The more time I spend here at the hospital, the more I realize that I need to learn one of the local languages if I am going to really connect with people. Most of the patients and their families that come in speak at least a little French, but when they talk to each other they usually use either Djerma or Hausa. The question is, which language should I pick?
Ideally it would be great to learn both, since they are both so commonly spoken, but that might be a little overly ambitious, even though everyone keeps assuring me that I could learn both in no time (easy for them to say, it is not uncommon for people here to speak five or six languages). From what I can tell, Djerma is the most widely used language here in Niamey, but Hausa is used all over the country and by many more people. I am kind of leaning towards Hausa for a number of reasons, first of all because it seems like almost everyone speaks it, even people who also speak Djerma, and second of all because I have discovered that I already know a few words in Hausa. They have quite a few words that are borrowed from Arabic, so I have started a list of the Hausa words/phrases I already know:
- Allah – “God”
- Issa – “Jesus”
- Saalam – “peace”
- Hakika – “Truth”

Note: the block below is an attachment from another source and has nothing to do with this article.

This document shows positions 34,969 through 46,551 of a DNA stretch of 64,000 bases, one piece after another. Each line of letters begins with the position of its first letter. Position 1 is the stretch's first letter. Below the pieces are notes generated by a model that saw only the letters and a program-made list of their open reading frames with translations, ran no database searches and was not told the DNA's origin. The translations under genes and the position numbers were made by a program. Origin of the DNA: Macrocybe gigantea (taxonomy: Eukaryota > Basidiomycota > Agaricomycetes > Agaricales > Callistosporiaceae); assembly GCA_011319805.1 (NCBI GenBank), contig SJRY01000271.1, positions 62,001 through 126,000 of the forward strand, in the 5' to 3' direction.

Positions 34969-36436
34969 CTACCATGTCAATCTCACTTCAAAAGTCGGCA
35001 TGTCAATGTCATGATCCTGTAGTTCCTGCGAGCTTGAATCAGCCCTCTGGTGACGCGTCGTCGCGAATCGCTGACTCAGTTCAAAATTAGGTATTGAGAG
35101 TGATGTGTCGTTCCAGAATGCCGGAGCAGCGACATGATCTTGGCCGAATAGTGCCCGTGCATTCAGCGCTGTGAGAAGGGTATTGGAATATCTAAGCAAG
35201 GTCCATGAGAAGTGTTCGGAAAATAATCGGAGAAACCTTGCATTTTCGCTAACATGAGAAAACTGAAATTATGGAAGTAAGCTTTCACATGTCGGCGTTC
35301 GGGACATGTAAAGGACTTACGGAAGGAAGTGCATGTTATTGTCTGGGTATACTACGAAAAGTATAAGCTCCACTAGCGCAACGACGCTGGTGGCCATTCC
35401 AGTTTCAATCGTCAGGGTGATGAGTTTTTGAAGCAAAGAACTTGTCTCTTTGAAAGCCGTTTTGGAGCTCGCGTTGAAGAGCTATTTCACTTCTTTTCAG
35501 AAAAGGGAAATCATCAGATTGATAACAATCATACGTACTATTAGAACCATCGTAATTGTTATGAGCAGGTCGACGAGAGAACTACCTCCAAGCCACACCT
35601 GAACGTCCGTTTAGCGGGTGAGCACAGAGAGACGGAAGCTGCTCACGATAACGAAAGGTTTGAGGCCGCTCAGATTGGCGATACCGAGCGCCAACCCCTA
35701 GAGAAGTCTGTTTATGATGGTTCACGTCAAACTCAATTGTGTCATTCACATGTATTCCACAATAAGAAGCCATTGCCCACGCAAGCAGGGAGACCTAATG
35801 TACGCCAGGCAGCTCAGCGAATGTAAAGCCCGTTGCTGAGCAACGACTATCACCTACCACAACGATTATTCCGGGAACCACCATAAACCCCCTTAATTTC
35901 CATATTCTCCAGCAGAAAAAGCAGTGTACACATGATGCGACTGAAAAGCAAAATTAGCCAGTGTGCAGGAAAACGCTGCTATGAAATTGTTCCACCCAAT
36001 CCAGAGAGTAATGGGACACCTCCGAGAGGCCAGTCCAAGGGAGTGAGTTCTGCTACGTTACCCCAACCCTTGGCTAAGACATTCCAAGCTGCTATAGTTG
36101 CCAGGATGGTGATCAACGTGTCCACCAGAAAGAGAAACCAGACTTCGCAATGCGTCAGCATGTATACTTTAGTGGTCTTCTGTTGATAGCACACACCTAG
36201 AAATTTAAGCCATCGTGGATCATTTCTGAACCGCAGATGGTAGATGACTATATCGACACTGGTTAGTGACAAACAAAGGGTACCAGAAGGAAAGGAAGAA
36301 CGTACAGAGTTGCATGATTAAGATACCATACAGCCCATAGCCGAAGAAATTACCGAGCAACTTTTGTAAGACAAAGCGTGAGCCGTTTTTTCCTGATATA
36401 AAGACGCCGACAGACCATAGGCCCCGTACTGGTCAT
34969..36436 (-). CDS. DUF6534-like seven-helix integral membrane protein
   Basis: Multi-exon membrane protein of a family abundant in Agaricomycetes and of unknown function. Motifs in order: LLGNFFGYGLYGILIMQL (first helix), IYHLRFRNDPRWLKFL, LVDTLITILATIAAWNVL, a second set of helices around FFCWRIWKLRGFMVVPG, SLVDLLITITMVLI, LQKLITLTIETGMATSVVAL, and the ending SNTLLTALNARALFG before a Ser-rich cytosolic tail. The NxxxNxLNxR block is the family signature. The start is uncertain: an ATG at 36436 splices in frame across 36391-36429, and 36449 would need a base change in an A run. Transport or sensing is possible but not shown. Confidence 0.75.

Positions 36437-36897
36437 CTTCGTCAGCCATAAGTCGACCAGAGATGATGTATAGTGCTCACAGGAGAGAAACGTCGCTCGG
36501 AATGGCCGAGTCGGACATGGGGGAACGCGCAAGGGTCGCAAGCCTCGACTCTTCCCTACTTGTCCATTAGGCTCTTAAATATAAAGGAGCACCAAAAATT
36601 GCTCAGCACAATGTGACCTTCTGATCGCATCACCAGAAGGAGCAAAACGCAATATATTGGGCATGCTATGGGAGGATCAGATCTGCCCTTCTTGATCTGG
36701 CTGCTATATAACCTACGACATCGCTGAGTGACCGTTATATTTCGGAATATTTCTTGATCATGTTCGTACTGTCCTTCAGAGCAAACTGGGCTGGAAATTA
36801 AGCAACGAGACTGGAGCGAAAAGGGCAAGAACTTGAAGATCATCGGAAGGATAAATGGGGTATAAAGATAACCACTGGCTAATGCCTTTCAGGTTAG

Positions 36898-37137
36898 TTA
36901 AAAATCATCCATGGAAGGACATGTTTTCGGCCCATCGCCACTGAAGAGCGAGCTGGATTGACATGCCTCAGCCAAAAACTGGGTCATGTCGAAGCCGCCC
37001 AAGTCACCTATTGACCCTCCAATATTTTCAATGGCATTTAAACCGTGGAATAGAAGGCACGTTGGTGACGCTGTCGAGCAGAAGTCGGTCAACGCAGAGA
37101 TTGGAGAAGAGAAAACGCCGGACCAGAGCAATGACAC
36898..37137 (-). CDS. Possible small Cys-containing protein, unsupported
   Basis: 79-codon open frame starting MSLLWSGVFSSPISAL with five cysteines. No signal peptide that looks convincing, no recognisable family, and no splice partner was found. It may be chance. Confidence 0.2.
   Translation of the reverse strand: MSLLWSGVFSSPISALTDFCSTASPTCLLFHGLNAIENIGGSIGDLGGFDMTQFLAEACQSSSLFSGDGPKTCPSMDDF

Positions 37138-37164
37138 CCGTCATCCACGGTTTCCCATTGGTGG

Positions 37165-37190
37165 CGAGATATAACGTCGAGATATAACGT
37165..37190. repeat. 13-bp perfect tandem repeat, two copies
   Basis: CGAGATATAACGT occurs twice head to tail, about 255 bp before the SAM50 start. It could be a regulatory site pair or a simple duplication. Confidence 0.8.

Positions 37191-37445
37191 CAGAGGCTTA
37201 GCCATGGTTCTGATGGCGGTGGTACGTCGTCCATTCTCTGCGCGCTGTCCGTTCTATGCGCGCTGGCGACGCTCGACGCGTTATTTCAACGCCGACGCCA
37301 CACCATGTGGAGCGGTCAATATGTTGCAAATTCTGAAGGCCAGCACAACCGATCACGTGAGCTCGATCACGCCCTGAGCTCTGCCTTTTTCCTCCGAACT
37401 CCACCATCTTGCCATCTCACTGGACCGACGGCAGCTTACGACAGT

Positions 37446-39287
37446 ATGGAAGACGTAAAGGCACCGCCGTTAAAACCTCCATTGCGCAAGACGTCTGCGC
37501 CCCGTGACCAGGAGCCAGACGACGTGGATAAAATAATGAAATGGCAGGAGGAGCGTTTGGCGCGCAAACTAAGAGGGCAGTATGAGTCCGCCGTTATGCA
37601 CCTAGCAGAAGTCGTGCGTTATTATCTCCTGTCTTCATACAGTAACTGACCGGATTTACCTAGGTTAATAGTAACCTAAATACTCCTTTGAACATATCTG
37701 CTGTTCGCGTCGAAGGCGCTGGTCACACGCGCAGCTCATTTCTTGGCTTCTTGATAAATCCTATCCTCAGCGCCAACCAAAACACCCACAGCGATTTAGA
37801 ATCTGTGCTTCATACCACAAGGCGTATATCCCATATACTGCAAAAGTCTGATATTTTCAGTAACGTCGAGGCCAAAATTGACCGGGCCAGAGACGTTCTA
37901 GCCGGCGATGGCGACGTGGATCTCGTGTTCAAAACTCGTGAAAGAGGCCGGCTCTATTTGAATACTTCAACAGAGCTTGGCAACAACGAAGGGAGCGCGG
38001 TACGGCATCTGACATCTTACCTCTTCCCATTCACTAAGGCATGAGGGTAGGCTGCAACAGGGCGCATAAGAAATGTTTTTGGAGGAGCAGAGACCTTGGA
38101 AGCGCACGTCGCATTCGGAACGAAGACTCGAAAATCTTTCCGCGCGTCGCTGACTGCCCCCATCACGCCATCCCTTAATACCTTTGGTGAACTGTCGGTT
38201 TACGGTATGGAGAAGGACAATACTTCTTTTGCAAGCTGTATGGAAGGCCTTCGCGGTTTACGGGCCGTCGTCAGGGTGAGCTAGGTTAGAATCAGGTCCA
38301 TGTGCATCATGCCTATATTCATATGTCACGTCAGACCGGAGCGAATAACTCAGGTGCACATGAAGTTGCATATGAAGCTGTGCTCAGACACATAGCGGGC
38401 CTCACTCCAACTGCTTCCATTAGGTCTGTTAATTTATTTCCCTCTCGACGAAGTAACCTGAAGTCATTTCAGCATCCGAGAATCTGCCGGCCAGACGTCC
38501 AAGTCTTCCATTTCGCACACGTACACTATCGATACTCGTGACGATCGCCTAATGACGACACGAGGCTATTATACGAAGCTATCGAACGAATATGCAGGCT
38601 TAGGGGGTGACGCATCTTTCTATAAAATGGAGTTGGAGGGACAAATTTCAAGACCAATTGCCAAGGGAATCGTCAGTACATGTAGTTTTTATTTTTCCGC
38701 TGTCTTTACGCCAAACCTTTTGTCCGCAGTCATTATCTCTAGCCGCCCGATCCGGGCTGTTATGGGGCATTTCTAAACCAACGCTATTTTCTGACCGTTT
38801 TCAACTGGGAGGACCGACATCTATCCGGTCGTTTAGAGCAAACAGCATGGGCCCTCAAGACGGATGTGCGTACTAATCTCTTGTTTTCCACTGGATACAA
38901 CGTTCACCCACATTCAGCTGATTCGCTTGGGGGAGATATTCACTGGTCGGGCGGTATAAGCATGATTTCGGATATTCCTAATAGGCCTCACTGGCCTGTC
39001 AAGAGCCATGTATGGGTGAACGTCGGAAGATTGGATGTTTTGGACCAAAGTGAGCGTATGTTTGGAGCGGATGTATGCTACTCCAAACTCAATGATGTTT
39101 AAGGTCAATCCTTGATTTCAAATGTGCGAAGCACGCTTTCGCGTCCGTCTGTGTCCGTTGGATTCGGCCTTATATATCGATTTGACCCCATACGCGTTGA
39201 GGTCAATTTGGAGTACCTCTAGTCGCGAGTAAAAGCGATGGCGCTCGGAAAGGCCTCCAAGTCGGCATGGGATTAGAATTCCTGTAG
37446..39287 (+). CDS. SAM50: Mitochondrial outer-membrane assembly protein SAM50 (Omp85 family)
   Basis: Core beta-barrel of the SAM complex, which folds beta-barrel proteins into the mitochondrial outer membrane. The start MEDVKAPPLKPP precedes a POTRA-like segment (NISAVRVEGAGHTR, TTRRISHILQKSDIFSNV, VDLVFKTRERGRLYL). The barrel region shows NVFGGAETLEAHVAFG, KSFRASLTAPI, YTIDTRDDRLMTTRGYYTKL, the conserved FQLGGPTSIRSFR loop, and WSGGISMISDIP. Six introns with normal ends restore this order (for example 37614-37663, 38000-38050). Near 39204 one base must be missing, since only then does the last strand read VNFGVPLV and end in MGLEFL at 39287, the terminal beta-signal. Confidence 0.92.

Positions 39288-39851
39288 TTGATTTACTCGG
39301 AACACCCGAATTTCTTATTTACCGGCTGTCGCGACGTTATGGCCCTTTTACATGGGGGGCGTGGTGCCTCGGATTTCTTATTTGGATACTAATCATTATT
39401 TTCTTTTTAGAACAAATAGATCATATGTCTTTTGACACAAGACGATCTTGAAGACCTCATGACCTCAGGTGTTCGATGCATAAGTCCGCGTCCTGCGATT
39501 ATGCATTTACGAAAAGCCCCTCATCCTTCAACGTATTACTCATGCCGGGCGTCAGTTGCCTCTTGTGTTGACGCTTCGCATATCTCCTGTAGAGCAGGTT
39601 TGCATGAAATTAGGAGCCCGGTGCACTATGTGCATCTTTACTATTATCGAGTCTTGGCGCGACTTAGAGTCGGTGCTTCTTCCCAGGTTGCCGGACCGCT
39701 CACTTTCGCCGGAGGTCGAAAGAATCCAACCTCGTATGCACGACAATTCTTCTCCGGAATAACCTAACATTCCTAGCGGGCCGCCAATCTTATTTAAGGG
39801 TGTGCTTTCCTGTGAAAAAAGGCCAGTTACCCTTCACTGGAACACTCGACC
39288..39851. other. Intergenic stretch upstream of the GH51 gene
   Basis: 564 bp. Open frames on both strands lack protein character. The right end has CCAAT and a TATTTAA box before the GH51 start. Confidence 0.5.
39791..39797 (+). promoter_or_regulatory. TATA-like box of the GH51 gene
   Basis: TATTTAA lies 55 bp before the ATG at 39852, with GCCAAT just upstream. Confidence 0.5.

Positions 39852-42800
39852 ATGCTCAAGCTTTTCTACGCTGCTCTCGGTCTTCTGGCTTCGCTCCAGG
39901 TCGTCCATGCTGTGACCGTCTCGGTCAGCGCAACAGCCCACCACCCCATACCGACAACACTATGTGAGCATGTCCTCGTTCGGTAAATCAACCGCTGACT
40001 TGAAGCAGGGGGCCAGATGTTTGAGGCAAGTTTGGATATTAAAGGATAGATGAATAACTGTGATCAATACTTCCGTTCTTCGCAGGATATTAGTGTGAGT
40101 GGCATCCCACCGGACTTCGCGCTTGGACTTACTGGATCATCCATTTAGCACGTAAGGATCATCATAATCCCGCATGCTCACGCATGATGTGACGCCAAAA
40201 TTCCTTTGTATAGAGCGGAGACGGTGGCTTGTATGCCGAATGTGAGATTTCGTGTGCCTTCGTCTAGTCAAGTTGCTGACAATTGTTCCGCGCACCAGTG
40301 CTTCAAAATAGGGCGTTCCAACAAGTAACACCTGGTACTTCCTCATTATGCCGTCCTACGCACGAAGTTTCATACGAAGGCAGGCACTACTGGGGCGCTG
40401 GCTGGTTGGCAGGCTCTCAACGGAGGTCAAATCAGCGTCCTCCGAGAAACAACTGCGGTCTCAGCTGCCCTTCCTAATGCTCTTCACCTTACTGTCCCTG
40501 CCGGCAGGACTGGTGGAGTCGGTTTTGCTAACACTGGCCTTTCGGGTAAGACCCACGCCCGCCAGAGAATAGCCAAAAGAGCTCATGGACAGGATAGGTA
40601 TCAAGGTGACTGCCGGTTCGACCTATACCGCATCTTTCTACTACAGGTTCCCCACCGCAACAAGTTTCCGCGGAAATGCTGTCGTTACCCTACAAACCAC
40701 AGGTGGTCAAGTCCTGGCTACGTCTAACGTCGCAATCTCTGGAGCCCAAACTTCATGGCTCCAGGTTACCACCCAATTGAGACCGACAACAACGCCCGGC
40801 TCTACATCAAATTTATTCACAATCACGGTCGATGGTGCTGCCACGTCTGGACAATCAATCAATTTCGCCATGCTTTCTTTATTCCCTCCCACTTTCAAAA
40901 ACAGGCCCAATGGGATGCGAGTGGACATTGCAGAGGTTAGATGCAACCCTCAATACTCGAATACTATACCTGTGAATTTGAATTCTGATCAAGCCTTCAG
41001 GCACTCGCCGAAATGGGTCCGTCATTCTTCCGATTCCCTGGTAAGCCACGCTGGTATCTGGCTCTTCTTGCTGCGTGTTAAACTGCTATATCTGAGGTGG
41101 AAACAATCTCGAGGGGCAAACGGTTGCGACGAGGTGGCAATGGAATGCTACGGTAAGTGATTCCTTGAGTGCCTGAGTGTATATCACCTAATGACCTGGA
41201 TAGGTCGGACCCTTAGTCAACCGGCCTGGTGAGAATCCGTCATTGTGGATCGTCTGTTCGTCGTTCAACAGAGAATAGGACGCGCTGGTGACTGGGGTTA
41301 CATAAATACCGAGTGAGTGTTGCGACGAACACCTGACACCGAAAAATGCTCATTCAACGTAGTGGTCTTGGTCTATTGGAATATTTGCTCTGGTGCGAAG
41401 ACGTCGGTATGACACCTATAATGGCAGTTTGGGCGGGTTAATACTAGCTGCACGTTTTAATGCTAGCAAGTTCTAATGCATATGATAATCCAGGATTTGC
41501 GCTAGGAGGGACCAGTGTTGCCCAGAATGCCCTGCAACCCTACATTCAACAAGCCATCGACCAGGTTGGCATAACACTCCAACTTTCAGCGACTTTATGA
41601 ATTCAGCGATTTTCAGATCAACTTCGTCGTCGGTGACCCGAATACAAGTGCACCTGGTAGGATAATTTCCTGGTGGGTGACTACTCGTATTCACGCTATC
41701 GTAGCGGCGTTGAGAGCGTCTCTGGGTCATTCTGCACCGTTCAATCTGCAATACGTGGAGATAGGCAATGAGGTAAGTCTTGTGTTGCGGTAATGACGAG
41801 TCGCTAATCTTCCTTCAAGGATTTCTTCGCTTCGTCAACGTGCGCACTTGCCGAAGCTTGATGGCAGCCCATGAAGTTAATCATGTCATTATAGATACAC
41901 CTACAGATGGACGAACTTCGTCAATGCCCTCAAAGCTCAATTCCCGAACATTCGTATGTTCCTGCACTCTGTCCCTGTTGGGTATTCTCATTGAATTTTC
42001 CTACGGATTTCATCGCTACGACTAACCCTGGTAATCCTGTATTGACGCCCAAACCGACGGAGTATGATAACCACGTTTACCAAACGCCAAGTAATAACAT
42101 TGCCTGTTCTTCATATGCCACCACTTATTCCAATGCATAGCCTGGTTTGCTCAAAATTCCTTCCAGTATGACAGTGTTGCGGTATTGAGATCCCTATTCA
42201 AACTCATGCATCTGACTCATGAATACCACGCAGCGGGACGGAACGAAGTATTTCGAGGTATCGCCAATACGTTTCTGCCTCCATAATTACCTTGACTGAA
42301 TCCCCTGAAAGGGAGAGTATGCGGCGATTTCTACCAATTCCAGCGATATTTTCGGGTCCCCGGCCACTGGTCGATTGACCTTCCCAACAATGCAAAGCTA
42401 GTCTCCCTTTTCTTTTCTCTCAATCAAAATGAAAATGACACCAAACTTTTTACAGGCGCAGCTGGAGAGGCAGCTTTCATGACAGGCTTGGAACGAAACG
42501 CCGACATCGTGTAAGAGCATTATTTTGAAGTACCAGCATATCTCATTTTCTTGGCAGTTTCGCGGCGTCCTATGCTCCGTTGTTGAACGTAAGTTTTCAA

- Masar – “Egypt”
- Urdun – “Jordan”
- Inshallah – “God willing”
- Al humdulila – “Praise God”
Believe me, I am under no illusions. Is this kind of like cheating? Yes. Can I really say I have learned these words? No. Do I think it is totally sweet that I already know some words in Hausa? Absolutely.
Another reason I think I will probably choose Hausa is that I have already heard several awesome Hausa proverbs. They do tend to be a bit cryptic, but I see that as part of the charm, and sometimes they are so incredibly apt. Its like little nuggets of wisdom strewn about, waiting for someone to pick them up. Naturally, I have started compiling a list. Here are some examples:
“The bird builds his nest one branch at a time.” (In reference to the speed at which Julie will learn French).
“The man who is drowning will not turn away the spear you hold out to him.” (In response to the question of whether or not someone will ask for prayer from a person who is of a different religion).
I’m not totally sure about the meaning of that last one – is the prayer a spear? If so, yikes. But it kind of reminded me of the story of Jonah. Everyone pray to your own god, eventually something will work. When you see the situation people live in here, you can understand that mentality. It is also an indication, I think, of the general tolerance people seem to have for each other here, and that is a good thing in any language.